China: We Will Not Accept Unilateral Sanctions Against Russia in G7

The upcoming G7 summit in Italy may announce the seizure – in favor of Ukraine – of profits from Russian assets frozen in Europe and the USA

Serghej Lavrov (a sinistra) e Yván Gil firmano il memorandum

The very intense G7 summit is expected to take place in Italy, in Borgo Egnazia, from June 13 to 15, 2024. The event will be attended by the Heads of State and Government of the seven Member Countries, as well as the President of the European Council and the President of the European Commission representing the European Union. Several guests will attend the summit, including Argentina’s libertarian President Javier Milei.

Pope Francis is expected to attend, and in addition to speaking about artificial intelligence, he will be able to present a number of new peace initiatives for Gaza and Ukraine.

“The G7 is an informal forum that brings together Italy, Canada, France, Germany, Japan, Great Britain, and the United States. The European Union also participates in the group. China, the world’s second largest economy, is excluded from the group, and criticism is mounting of the G7 format, which does not really represent the world’s “most industrialized” countries, but rather a “reactionary club” of the USA and its allied countries.

One of the central themes of the controversial meeting will be the struggle against the concept of a multipolar and just world promoted by the BRICS group of countries and widely supported by the Global South. Both Washington and Brussels have said that an agreement is expected within the G7 to seize profits from Russian assets frozen in the West for transfer to Ukraine. According to a “senior EU official,” the agreement should cover an initial loan to Kiev of up to $50 billion: “We’re looking at the technical aspects. We want to act together as the G7, make sure that this money is for Ukraine, and keep our priorities in terms of spending.”

Western sanctions could affect many other countries friendly to Russia, including China, which has said it “does not intend to accept any illegal unilateral sanctions, so normal economic and trade cooperation between China and Russia will not be interrupted by any third party.” Commenting on the hypothesis that the upcoming G7 meeting in Borgo Egnazia could “alert small Chinese financial institutions to Russia-linked transactions to discourage broader financial support,” Chinese Foreign Ministry spokesman Lin Jian said that “Beijing will take all necessary measures to protect the legitimate rights and interests of Chinese enterprises.”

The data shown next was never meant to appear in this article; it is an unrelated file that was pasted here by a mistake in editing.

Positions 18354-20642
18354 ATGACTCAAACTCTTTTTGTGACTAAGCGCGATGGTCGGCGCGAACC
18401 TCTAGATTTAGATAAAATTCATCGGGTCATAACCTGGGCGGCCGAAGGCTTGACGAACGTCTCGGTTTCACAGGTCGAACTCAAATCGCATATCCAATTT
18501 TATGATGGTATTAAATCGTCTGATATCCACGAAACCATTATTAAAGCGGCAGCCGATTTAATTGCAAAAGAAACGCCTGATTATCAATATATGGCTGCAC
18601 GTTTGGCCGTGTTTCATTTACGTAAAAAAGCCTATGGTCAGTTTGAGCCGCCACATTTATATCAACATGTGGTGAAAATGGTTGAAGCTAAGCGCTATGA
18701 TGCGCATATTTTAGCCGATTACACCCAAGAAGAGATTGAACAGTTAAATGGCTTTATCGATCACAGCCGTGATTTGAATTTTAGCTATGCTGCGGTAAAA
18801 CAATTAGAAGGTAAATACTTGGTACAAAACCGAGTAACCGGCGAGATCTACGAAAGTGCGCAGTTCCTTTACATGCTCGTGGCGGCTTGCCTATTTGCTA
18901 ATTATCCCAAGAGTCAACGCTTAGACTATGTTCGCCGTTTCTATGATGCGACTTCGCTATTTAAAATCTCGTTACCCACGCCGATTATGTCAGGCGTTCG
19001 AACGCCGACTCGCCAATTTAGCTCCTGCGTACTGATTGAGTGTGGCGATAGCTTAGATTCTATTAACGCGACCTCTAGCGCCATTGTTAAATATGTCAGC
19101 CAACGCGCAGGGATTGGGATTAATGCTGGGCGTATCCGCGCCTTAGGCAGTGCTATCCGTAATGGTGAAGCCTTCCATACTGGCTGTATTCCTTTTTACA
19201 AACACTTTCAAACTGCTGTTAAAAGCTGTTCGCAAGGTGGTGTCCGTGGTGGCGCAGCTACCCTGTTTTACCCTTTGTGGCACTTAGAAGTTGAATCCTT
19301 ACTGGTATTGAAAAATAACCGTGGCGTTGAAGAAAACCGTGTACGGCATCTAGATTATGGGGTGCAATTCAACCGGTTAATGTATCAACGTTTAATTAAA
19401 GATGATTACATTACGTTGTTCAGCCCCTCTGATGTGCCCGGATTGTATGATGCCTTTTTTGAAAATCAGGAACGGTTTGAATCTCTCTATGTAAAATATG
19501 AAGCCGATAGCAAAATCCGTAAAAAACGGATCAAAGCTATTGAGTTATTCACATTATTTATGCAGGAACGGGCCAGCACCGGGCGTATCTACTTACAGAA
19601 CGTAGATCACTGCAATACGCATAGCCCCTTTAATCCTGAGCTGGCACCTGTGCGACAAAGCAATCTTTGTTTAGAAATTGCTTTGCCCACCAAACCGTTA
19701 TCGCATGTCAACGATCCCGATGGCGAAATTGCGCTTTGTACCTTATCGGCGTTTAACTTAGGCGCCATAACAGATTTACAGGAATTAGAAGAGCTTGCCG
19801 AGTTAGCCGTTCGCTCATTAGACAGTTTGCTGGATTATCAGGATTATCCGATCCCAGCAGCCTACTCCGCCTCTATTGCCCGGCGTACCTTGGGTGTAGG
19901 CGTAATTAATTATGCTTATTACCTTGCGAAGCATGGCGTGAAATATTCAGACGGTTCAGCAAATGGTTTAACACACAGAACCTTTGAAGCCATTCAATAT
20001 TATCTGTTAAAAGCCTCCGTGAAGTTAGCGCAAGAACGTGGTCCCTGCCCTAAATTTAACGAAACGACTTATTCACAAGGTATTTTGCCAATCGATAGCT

As part of the so-called “secondary sanctions,” the Japanese government is also assessing the possibility of punitive measures against Chinese companies and financial institutions “suspected of supporting Russia’s military efforts in Ukraine.” According to NHK television, Japanese Prime Minister Fumio Kishida may announce the restrictions “as early as the G7 summit in Italy.” NHK states that the sanctions could target “groups suspected of providing material aid” to Moscow by banning their possible exports to Japan. In May, the United States imposed such restrictions on 20 companies based in China and Hong Kong, and G7 leaders may warn Chinese banks against helping Russia evade Western sanctions.

Earlier, on the sidelines of the BRICS meeting in Russia, Russian and Venezuelan foreign ministers Sergei Lavrov and Yván Gil signed a memorandum of understanding “to form a common front to counter the effects of unilateral coercive sanctions.”

The head of Venezuelan diplomacy assured that “the signing of the memorandum will help the Latin American country to create financial and logistical mechanisms immune to external interference and strengthen cooperation with Russia in strategic sectors, from agriculture to medicine, energy, and advanced technologies.” In turn, Lavrov, recalling that Russia and Venezuela have “good relations for a long time,” emphasized that the most important goal of the agreement “provides for the creation of financial and logistical mechanisms that are resistant to external influences and protect our ties from illegal actions by the United States and its allies.” As part of bilateral cooperation, Caracas will receive in the coming weeks a Russian naval team of four units, complemented by a frigate and an unarmed nuclear submarine.